DelAWARE, which was developed by the State Library, ensures that all
citizens of Delaware have access to library information services and the
Internet regardless of geographic location or economic circumstance.
DelAWARE provides a variety of statewide online products and services,
including more than 1,800 full text magazines,  journals, and newspapers;
State of Delaware government information; a subject guide to selected
Internet sites; and links to all types of Delaware libraries.  Located at
www.lib.de.us, DelAWARE is available through tens of thousands of library,
home, workplace, and school computers in Delaware and is heavily used -
recording more than 235,000 users and more than 1.5 million hits in 1998

Muncie Public Library Cybermobile, Indiana
The public library cooperated with several local organizations - including
Ball State University, area schools, the City of Muncie - to expand
technology access to persons who are unable to easily travel to their local
library.  A high technology van was outfitted to offer computer training and
on-line resources through regularly scheduled stops throughout the
community.  Efforts were made to target inner-city and rural residents,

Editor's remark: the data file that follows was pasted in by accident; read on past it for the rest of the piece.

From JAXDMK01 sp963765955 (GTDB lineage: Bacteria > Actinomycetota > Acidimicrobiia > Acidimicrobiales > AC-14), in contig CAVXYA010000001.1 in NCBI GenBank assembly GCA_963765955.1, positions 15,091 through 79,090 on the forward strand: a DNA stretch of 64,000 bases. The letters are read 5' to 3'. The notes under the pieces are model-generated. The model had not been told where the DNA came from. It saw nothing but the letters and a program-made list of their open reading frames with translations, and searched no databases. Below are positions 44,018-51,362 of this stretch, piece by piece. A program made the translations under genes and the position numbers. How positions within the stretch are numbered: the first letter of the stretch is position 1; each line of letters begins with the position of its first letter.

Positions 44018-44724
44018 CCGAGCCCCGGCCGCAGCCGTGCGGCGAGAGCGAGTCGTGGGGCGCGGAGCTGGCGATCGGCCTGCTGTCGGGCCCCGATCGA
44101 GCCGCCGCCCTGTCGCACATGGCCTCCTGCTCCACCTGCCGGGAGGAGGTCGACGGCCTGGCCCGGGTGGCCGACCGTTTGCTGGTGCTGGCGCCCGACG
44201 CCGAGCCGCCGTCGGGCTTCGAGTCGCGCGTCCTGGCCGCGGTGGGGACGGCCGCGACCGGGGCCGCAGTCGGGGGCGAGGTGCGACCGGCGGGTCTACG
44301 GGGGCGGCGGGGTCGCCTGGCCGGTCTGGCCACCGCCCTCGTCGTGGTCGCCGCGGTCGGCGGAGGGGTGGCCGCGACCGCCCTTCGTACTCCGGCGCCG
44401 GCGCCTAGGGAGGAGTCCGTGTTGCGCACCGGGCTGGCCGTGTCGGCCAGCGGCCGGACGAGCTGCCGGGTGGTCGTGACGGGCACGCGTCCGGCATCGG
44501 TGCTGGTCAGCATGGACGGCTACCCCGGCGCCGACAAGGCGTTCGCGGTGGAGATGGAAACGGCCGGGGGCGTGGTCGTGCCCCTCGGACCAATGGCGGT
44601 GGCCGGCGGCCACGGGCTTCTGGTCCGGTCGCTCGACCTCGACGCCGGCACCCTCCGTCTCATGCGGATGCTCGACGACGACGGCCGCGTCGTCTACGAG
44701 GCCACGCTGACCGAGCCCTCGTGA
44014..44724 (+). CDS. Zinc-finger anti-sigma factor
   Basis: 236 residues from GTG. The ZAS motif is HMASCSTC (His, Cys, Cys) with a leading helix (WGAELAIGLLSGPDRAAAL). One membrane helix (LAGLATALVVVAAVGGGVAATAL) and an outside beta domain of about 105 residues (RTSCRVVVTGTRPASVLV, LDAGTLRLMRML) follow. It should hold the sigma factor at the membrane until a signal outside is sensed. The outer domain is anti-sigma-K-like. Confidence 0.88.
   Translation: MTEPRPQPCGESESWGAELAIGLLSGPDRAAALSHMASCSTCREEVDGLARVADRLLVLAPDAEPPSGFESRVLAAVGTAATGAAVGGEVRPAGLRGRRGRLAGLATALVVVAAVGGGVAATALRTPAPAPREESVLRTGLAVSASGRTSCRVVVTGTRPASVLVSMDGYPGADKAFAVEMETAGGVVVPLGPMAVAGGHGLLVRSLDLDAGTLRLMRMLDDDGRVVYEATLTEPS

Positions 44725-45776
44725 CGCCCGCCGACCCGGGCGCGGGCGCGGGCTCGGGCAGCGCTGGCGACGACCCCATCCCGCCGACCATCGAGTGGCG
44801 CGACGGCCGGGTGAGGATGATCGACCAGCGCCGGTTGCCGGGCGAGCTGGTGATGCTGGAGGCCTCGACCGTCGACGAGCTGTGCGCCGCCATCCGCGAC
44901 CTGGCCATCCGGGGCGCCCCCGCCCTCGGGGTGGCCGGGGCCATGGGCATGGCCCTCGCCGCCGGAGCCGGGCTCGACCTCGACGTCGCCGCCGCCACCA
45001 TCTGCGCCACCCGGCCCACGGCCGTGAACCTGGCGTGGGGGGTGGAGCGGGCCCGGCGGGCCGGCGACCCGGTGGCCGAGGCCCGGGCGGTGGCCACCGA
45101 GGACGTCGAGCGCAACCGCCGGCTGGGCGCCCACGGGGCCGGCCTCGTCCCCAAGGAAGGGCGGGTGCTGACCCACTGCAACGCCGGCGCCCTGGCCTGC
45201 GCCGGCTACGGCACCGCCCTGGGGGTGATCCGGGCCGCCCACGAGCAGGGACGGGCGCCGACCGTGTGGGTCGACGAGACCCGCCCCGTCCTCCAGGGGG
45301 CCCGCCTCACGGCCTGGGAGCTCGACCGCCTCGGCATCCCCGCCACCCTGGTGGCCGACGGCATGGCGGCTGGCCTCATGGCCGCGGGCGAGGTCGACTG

children, and the disabled.  This project was developed as a logical
offshoot of the traditional Bookmobile, and demonstrated to the library
world the need to expand technology access.

Public Library Internet Project, South Carolina
Since 1997, the South Carolina State Library has been involved in a project
designed to bring public Internet access to every public library in the
state.  Through a combination of state and federal funds, the State Library
provided technical support to libraries, assisting them with hardware and
telecommunications specifications, guidance in drafting Internet use
policies, and training.  State and federal funds were made available to
purchase the necessary telecommunications hardware and the access to the
Internet.  When the project began, only 25% of the 39 public library systems